Lower electrode 23 is formed by depositing a thin metal layer in contact with bottom confining layer 13. Preferably, electrode 23 is deposited prior to the deposition of insulating layer 19 which is then patterned to expose electrode 23 in window 21. Typically, electrode 23 is a layer of AuGe alloy from 50 to 200 nm in thickness; however, this layer may be followed by a 20-30 nm thick film of Ni, 20-30 nm thick Ti and 30-200 nm thick Au. Metal pads 26 and 27 may then be optionally deposited in contact with electrode 23 and with CTO layer 25, respectively. These are typically a Ti/Au composite deposited in a total thickness ranging from 50 to 200 nm with Ti being 5-30 nm thick.
The device is produced conveniently by planar technology. This involves first growing on substrate 11 the compound semiconductor structure including layers 12-18 by such known methods as metal organic vapor phase epitaxy (MOVPE), also known as metal organic chemical vapor deposition (MOCVD), or by molecular beam epitaxy (MBE) or by hydride vapor phase epitaxy (VPE). In the preferred embodiment, the semiconductor structure was grown by MBE technology. Thereafter, the formation of the device is continued by defining the mesas. First the active photodiode area is lithographically patterned and the structure is wet chemically etched down to bottom confining layer 13 forming the smaller (active) mesa. Plasma etching could also be used to perform the etching. The structure is patterned again to define the larger diameter isolation mesa and is etched down to the semi-insulating InP substrate. The lower electrode 23 is then added by photolithography and liftoff. After alloying the lower electrode at temperatures ranging from 300° to 450° C. for a period of from 12 minutes to 10 seconds, respectively, the sample is coated with SiO2 by plasma-enhanced chemical vapor deposition (PECVD). The SiO2 is then patterned lithographically to allow windows 20 and 21 to be etched through it to reach the top surface of contact layer 18 of the active mesa and the lower electrode 23, respectively. After etching through the SiO2, the wafer is patterned for liftoff deposition of top electrode 22 atop the active mesa. The patterned wafer is coated with ˜10 nm Ag or In by electron beam evaporation and then with 300 nm of CTO deposited by reactive magnetron sputtering, and the metal and CTO are lifted off from areas desired not to be coated by them. After this lift-off, Ti/Au pads, shown in dashed line outlines in FIG. 1, are optionally patterned and deposited.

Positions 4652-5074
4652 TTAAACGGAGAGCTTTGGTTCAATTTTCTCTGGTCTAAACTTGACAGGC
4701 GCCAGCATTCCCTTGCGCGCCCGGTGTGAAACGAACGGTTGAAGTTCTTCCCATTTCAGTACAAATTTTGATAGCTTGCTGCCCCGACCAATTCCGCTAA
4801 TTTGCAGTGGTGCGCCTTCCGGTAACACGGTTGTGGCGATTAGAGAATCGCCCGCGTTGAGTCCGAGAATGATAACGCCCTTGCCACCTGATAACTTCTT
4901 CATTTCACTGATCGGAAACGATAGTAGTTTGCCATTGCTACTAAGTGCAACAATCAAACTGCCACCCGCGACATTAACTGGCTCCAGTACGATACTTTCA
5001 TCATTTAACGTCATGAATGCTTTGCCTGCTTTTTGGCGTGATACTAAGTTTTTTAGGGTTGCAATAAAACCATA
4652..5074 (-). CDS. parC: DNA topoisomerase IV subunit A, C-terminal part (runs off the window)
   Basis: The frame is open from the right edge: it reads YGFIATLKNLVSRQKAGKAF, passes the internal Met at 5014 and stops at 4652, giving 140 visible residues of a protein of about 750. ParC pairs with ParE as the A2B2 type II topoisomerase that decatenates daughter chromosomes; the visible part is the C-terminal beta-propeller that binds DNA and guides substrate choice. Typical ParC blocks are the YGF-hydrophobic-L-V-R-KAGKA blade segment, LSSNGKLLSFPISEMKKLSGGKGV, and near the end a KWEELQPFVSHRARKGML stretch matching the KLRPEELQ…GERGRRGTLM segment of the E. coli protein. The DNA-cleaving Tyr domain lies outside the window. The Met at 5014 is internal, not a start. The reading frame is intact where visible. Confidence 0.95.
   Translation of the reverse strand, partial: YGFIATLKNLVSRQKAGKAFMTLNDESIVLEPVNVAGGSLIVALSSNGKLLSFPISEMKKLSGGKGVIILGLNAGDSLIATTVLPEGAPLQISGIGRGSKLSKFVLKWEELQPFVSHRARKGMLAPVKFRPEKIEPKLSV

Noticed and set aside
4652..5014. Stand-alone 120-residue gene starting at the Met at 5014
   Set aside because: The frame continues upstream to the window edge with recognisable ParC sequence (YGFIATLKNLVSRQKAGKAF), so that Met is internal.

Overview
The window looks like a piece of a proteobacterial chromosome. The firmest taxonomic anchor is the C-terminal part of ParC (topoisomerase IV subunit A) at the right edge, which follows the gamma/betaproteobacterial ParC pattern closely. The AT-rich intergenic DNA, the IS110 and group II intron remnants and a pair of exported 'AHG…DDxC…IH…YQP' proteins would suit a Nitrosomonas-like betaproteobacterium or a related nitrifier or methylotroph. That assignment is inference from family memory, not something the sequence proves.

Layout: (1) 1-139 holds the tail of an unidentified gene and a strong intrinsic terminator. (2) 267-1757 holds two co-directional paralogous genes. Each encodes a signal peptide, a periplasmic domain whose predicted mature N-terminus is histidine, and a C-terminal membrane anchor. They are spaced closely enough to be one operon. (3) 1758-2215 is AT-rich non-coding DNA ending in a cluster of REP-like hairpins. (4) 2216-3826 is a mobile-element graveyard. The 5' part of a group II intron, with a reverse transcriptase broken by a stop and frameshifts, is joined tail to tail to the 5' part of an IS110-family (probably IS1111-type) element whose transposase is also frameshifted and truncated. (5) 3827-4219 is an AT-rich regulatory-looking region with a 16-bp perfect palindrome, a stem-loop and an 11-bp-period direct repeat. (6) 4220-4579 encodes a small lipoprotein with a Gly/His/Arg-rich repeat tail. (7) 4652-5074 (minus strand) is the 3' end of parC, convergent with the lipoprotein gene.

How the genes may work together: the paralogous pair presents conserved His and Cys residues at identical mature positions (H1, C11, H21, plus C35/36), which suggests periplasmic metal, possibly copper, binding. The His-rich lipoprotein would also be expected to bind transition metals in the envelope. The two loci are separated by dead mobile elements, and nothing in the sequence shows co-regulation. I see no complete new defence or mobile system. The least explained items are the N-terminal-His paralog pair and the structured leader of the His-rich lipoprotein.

The growth of the optically transparent CTO layer 25 was conducted using an RF magnetron sputtering system (Anelva Corp., Model SPF-332H). In an exemplary embodiment, the target was a sintered disk (3 inches in diameter, 1/4 inch in thickness) of a mixture of about 67 percent CdO and about 33 percent SnO2 (Haselden, San Jose, Calif.). The target was mounted 5 cm above the samples. The plate voltage was 1.5 KV and the plate current approximately 110 mA. A deposition rate of 3 Å/sec was maintained during the growth. The sputtering gas was a mixture of argon and oxygen at a total pressure of from 3 to 4 Pa. The resistivity of cadmium tin oxide (CTO) film depends strongly on the partial pressure of oxygen. Minimum resistivity is obtained for an oxygen partial pressure Po2 of about 2-4×10-2 Pa in 2-4 Pa argon.
A number of so-produced photodiodes was subjected to various tests. I-V characteristics of a 60 μm diameter photodiode were measured and the results are shown in FIG. 2. These photodiodes exhibited leakage currents of ≦8 nA and some as low as 23 pA, and reverse breakdown voltages of ≧15-17 V.
The zero bias microwave performance of 9 μm diameter photodiodes was measured with a 100 MHz-40 GHz probe station and an HP 8510 network analyzer. The S-parameters measured were then used to obtain an equivalent circuit by optimizing the π-network shown in FIG. 3. Optimizing the equivalent circuit yielded a device capacitance of 9.3 fF which is close to the calculated 11.6 fF for a 0.75 μm long active region. The series resistance, Rs, was around 34.7Ω. The device is expected to be transit time limited, tr =7.5 psec, which corresponds to a f3dB =85 GHz.